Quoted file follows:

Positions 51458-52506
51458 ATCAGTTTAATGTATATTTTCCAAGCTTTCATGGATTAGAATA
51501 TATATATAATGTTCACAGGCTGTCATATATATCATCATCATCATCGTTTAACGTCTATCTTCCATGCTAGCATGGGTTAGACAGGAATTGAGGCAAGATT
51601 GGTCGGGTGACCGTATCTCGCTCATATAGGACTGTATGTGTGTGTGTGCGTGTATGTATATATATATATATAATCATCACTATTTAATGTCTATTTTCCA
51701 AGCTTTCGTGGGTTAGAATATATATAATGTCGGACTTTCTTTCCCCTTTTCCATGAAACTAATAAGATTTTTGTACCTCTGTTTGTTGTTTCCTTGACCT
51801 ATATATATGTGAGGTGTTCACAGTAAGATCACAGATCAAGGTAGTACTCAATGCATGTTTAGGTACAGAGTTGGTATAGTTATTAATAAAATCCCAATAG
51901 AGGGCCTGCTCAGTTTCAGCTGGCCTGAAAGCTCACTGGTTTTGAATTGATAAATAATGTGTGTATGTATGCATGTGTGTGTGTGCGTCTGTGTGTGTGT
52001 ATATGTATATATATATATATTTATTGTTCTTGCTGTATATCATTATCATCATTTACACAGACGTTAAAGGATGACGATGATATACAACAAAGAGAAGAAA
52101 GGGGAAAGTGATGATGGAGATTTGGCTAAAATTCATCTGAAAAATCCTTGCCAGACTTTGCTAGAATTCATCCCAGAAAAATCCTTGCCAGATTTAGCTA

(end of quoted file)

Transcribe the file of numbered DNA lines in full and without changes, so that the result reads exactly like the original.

Positions 51458-52506
51458 ATCAGTTTAATGTATATTTTCCAAGCTTTCATGGATTAGAATA
51501 TATATATAATGTTCACAGGCTGTCATATATATCATCATCATCATCGTTTAACGTCTATCTTCCATGCTAGCATGGGTTAGACAGGAATTGAGGCAAGATT
51601 GGTCGGGTGACCGTATCTCGCTCATATAGGACTGTATGTGTGTGTGTGCGTGTATGTATATATATATATATAATCATCACTATTTAATGTCTATTTTCCA
51701 AGCTTTCGTGGGTTAGAATATATATAATGTCGGACTTTCTTTCCCCTTTTCCATGAAACTAATAAGATTTTTGTACCTCTGTTTGTTGTTTCCTTGACCT
51801 ATATATATGTGAGGTGTTCACAGTAAGATCACAGATCAAGGTAGTACTCAATGCATGTTTAGGTACAGAGTTGGTATAGTTATTAATAAAATCCCAATAG
51901 AGGGCCTGCTCAGTTTCAGCTGGCCTGAAAGCTCACTGGTTTTGAATTGATAAATAATGTGTGTATGTATGCATGTGTGTGTGTGCGTCTGTGTGTGTGT
52001 ATATGTATATATATATATATTTATTGTTCTTGCTGTATATCATTATCATCATTTACACAGACGTTAAAGGATGACGATGATATACAACAAAGAGAAGAAA
52101 GGGGAAAGTGATGATGGAGATTTGGCTAAAATTCATCTGAAAAATCCTTGCCAGACTTTGCTAGAATTCATCCCAGAAAAATCCTTGCCAGATTTAGCTA